The “Laffer Curve” is a theoretical curve showing the relationship between applied income tax rate and the resulting government revenue.
The term “ Laffer Curve” was coined by Jude Wanniski (former associate editor of the The Wall Street Journal) in 1978 when Wanniski penned an article named “Taxes, Revenues and the Laffer Curve”. In December 1974, Wanniski who was the associate editor of The Wall Street Journal along with Arthur Laffer, Professor at the Chicago University, Donald Rumsfeld ( Chief of Staff of to President Gerald Ford) and Dickey Cheney (Rumsfeld’s deputy) were discussing President Ford’s WIN (Whip Inflation Now) proposal for tax increases at a restaurant in Washington, Laffer grabbed a napkin and a pen and sketched a curve on the napkin illustrating the tradeoff between tax rates and tax revenues, Wanniski later named it as the “Laffer Curve”. A humble and honest academician who served Former U.S. President Ronald Reagan’s Economic Advisory Board, Arthur credited the theory to 14th century Muslim scholar Ibn Khaldun and eminent Economist John Maynard Keynes.
What does it actually mean ?
The “Laffer Curve” is a theoretical curve showing the relationship between applied income tax rate and the resulting government revenue. The theory propagates the following points:
- A tax rate of zero would result in zero government revenue
- A tax rate of 100% will also result in zero government revenue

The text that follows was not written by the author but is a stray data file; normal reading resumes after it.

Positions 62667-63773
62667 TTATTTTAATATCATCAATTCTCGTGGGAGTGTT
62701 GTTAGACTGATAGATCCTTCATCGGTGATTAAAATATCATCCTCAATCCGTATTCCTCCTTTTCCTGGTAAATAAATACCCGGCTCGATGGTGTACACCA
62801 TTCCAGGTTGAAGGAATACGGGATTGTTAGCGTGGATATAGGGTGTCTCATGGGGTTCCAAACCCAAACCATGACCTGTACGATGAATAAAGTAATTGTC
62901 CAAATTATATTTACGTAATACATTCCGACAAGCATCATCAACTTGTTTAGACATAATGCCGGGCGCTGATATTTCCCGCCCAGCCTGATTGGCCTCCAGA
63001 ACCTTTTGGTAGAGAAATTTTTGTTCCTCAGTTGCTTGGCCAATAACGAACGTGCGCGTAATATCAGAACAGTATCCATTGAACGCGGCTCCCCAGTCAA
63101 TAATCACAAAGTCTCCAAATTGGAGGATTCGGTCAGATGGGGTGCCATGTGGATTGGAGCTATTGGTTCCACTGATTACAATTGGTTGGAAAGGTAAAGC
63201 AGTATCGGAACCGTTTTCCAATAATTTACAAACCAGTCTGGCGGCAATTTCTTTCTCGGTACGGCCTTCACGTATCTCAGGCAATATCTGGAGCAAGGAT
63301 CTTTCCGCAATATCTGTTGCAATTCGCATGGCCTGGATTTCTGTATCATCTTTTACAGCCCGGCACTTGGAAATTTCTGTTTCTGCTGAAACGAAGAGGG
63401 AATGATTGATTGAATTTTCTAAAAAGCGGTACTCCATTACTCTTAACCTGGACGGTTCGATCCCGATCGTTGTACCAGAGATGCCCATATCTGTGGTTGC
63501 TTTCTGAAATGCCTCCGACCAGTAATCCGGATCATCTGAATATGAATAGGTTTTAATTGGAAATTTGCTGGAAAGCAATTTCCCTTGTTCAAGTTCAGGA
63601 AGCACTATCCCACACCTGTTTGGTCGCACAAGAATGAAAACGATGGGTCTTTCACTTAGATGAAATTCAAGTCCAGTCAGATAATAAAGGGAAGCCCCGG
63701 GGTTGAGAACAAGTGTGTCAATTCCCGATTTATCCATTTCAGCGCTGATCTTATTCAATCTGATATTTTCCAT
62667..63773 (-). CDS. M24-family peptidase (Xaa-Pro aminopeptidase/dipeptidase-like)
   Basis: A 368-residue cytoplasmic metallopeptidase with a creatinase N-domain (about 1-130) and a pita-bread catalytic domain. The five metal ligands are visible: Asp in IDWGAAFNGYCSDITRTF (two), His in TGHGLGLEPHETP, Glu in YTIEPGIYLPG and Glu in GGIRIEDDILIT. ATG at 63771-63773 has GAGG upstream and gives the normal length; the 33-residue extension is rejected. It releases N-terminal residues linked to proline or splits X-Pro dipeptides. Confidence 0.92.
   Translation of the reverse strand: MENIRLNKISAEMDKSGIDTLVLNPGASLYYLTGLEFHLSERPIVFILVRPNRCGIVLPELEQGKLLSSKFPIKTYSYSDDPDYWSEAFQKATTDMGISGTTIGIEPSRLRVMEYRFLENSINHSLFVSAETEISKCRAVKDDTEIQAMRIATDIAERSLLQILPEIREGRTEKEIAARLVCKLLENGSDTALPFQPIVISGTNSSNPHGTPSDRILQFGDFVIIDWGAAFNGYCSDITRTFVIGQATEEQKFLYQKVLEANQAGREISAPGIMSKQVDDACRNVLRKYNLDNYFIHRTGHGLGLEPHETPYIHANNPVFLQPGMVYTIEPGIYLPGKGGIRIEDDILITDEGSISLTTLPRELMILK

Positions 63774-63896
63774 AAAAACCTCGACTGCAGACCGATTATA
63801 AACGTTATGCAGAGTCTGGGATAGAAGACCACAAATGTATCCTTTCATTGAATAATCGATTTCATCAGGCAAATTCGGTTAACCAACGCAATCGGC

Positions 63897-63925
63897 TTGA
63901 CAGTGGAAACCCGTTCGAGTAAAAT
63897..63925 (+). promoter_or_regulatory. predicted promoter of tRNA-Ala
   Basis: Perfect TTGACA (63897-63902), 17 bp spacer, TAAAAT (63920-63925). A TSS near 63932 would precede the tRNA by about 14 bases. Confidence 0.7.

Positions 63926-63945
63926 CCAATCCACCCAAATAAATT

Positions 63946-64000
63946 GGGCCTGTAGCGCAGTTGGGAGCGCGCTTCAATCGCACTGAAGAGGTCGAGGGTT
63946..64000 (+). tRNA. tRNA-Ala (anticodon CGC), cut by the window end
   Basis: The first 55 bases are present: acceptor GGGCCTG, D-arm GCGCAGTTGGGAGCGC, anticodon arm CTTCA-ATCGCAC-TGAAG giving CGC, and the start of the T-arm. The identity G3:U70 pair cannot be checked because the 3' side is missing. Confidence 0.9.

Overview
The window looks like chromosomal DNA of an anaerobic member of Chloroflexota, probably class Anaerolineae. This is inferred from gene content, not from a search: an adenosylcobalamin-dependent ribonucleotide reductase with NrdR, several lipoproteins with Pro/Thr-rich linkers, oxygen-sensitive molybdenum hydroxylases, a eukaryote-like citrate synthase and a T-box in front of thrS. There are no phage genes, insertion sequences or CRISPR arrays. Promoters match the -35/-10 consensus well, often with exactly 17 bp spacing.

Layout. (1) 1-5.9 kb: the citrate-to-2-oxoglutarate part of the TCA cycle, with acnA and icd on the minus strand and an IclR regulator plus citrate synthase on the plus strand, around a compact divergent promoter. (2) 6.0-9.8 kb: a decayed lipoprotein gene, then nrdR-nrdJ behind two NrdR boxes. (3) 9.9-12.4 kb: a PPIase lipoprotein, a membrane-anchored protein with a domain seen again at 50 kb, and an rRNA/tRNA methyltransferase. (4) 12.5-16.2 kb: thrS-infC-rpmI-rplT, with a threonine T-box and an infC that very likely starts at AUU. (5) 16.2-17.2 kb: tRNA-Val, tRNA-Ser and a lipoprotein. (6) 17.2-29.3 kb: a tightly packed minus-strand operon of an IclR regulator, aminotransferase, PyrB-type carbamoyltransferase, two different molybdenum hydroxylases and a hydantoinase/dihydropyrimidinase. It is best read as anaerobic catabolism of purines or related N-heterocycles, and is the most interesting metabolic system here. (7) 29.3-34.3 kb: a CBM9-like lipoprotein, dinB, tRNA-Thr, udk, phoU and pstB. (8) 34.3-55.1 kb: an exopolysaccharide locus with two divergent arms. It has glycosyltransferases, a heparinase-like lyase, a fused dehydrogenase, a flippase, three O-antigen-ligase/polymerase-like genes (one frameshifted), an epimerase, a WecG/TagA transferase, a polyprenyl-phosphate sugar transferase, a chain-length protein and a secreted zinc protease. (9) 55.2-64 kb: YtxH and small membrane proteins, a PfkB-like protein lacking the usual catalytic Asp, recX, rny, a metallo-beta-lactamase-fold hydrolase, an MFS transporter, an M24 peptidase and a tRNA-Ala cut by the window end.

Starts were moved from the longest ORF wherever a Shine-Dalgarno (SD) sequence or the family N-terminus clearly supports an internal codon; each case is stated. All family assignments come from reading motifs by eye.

- As the tax rate increases to above zero, there is an increase in the revenues of the government
- As the tax rate continues to increase, the resultant increase in government revenue begins to slow
- At a particular point the curve peaks and turns back towards the horizontal axis
Between these two extremes of (zero taxation and 100 percent tax rate) there are two tax rates that will collect the same amount of revenue: a high tax rate on a small tax base and a low tax rate on a large tax base. The arithmetic effect is static, which means when the taxes are lowered, the tax revenues per dollar of tax base will be lowered by the amount in the decrease in the rate and vice versa. The economic effect recognizes the positive impact that lower taxes have on work, industrial activities which in turn increases these activities. The curve also demonstrates what happens when arithmetic and economic forces collide, explain why a tax increase may reduce taxed activity and raise less revenue than predicted, just as a tax cut would increase revenues to the government.
Assumptions and Criticisms
There is no single “Laffer Curve” or a set-in-stone point at which increased tax rates cease to generate government returns. There have been occasions where increased tax rates clearly resulted in increased government revenue and also a decreased tax rate resulting in increase government revenues. The curve is different for different types of taxation and not the same for each income bracket, for example: the curve would be different for personal income tax, corporate income tax and capital gains tax. The curves for these different taxes and tax rates will begin and end at the same place, but the area between slope and point of diminishing return is certainly not the same. The economic climate prevalent in the countries would also introduce lot of variables such as the general economic growth rate, interest rates, consumer confidence, inflation and many others; all of these variables contribute to the shape of the curve.